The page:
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Is there some dude in Poland that does EMC testing for $100???
I doubt it, but there might be a guy there writing justifications for $100
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Old 04 October 2018, 14:36   #52
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That's it. If you personally declare that these two conditions are true for your product, then you can stick a CE mark on it, and it's legal. The key thing is your declaration, which is a legal document, and is why manufacturers either test or justify their guarantee instead of simply saying "it's all good". A manufacturer needs to be able to stand by their declaration, documenting why they believe it's true, but what gives them that belief is entirely up to them.

Interesting. However the original MC68030/040s are not RoHS compliant and therefore clearly violate the CE marking? Translation: Can you mark something as CE if its shipped with products that might have lead in them?
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Old 04 October 2018, 16:34   #53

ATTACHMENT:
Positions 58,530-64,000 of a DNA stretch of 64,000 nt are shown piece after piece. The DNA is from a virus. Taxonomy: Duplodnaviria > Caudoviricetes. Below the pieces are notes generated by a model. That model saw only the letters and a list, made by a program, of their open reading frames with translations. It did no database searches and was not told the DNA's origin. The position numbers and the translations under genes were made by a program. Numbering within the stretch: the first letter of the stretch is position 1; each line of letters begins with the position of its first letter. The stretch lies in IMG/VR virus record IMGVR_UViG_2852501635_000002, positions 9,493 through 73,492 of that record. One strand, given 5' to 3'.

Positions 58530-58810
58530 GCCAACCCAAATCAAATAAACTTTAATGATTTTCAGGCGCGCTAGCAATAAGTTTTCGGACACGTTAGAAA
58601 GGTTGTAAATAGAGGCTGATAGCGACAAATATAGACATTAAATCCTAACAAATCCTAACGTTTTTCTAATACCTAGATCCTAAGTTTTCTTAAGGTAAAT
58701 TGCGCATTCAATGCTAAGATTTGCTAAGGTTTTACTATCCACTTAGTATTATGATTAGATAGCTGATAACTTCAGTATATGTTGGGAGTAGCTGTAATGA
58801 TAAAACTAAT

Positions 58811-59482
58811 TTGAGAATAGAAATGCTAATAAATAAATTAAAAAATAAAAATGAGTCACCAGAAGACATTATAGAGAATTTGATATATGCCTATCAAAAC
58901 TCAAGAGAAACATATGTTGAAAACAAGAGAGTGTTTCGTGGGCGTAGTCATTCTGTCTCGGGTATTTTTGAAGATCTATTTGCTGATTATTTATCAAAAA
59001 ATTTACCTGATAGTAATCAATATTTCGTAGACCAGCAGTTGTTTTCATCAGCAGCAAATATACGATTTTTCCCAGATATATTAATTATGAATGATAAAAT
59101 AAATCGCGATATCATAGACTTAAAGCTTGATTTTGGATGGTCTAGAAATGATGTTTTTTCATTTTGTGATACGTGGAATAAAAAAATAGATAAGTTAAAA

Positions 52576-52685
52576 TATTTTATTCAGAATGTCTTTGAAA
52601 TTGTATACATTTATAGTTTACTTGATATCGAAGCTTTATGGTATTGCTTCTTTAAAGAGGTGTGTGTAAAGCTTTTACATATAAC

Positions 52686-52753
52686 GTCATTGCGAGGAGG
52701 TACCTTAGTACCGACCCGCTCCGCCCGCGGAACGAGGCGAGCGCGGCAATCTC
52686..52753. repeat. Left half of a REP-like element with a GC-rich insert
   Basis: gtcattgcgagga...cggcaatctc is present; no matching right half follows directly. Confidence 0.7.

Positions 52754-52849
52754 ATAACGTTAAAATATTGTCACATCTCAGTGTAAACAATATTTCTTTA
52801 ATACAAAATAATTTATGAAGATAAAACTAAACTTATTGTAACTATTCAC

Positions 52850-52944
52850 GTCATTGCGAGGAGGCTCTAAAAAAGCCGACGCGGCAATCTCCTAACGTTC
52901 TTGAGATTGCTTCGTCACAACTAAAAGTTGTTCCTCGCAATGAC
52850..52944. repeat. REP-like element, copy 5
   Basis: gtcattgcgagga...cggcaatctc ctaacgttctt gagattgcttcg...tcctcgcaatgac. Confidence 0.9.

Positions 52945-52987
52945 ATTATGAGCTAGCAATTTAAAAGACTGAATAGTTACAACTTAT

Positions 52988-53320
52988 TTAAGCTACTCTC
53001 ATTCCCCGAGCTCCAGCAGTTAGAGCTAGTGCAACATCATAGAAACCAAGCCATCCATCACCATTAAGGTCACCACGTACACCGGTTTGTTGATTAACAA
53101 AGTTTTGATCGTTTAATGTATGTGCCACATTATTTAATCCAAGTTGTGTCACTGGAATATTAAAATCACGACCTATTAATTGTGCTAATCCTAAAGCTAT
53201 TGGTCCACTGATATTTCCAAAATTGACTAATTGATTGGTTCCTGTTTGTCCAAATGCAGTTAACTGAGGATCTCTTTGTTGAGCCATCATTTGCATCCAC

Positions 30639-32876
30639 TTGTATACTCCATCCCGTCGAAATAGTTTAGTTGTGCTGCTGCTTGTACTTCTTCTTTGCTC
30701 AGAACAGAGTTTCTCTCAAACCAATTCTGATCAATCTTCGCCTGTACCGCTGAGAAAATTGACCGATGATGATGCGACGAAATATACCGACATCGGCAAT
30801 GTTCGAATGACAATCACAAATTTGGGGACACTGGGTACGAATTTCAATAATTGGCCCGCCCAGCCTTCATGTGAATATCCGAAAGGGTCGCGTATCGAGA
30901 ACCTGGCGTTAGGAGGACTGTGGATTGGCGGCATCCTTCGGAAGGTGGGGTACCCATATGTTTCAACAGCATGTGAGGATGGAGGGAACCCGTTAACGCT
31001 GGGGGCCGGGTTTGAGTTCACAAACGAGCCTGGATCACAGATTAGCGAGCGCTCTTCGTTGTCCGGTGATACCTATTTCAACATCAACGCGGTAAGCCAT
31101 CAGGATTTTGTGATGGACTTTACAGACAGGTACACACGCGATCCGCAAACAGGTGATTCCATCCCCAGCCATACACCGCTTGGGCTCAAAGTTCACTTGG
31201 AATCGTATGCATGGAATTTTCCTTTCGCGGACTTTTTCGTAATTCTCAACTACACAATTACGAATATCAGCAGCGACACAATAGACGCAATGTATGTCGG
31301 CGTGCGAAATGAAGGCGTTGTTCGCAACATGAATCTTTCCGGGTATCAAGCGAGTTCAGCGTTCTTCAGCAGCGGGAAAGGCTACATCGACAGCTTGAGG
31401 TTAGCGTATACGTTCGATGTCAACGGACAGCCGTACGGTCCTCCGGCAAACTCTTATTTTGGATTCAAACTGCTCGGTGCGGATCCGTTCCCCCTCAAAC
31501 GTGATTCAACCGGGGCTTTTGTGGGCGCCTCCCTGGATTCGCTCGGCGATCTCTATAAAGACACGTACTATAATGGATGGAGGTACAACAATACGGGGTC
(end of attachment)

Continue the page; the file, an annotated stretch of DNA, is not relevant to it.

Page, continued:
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Interesting. However the original MC68030/040s are not RoHS compliant and therefore clearly violate the CE marking? Translation: Can you mark something as CE if its shipped with products that might have lead in them?
Yeah, things get a little murky there. Parts manufactured before 2006 won't be RoHS certified, but that doesn't automatically mean they contain restricted substances. If you can prove that they don't contain lead, cadmium etc., then you can use them - effectively having them RoHS certified yourself. This of course is gonna cost you money in lab fees, but might be worth it if you have boxes of chips lying around the place.